Most Specialized Products by RCA Index
Specialisation is measured using Revealed Comparative Advantage, an index that takes the ratio between Ethiopia observed and expected exports in each product
Export Opportunities by Relatedness
Relatedness measures the distance between a country's current exports and each product, the barchart show only products that Ethiopia is not specialized in
Media language English, Amaric.
Ethiopia’s media looked set for profound change under reforms championed by Prime Minister Abiy Ahmed, who took office in early 2018. Imprisoned journalists were freed and exiled pro-opposition media and journalists began to return home. The government unblocked hundreds of mainly opposition websites. Before the change of government, Ethiopia was repeatedly ranked among the worst countries in the world for media freedom. Anti-terrorism laws criminalised reporting of the activities of banned opposition groups and in 2016 the government announced strict controls over the media amid a state of emergency over anti-government protests. The rules outlawed watching or listening to outlets belonging to what the government called “terrorist organisations”, such as the Amsterdam-based opposition ESAT TV and US-based OMN. Radio is an important medium, reaching rural areas where most Ethiopians live. Although the state controls most broadcasting outlets, there is a handful of private TV and radio stations. Press circulation is largely confined to the literate urban elite. Poor infrastructure and a government monopoly in the ICT sector make online services prohibitively expensive for many Ethiopians.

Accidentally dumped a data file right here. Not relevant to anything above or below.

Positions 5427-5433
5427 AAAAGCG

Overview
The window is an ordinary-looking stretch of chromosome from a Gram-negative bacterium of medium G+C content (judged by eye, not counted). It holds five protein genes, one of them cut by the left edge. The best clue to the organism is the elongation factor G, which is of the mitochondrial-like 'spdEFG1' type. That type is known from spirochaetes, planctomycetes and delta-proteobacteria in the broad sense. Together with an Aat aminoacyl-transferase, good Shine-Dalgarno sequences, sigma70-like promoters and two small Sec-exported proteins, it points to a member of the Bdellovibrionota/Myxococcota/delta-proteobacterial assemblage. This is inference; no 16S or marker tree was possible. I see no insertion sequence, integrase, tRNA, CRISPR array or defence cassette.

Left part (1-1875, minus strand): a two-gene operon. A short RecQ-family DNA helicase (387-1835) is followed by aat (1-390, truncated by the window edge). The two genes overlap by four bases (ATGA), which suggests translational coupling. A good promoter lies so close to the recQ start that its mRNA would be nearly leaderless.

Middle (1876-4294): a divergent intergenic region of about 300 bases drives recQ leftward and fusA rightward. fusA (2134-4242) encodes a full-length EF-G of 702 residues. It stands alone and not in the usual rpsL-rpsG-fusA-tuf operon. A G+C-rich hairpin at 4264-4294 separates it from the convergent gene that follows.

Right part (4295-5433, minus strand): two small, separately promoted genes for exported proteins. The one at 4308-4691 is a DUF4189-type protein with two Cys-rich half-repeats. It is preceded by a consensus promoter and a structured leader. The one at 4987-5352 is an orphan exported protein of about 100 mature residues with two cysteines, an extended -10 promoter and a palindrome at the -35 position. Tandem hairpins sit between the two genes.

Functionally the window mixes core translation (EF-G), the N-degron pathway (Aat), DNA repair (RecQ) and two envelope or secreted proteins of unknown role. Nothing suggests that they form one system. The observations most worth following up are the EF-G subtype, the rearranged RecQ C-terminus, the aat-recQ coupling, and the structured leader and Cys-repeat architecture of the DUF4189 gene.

Addis Zemen – state-owned daily
Ethiopian Herald – state-owned English-language daily
The Daily Monitor – private, English-language
Addis Admass – private, Amharic-language weekly
The Reporter – private, English-language web pages
Capital – English-language, business weekly
Addis Fortune – English-language business weekly
Radio Ethiopia – state-owned, operates National Service and regional stations
Voice of Tigray Revolution – Tigray Regional State government radio
Radio Fana – founded in 1994 by ruling party
Sheger FM – private, Addis Ababa
Zami Radio – private, Addis Ababa
Media data source: BBC
25% penetration, 29.83 million
Share of web traffic by device
61.21% mobile phones, 37.07% computers (laptops and desktops), 1.71% tablet devices, others 0.02
Median speed of mobile Internet connection
Median speed of fixed Internet connection
Mobile connection as a percentage of total population
Percentage of mobile connections that are broadband (3G-5G)
Most popular web search engines
Google (96.53%), Bing (2.94%), Yahoo (1.91%), DuckduckGo (0.23%), Yandex Ru (0.15%), Baidu (0.09%)
Most used social media
Facebook (60.76%), Pinterest (15.4%), Twitter (9.56%), YouTube (8.87%), Instagram (4.84%), Tumbrl (0.28%)
67 yrs (2020)
3.24% of GDP (2019)
Average age of the population
19.5 yrs (2020)
Ethiopia is a multi-ethnic society. The present structure of the government – a federation of ethnic based states – has created more tension. It is public knowledge that those who belong to the ruling ethnic group have better access to services and can get things done or decisions made in a relatively shorter time than others.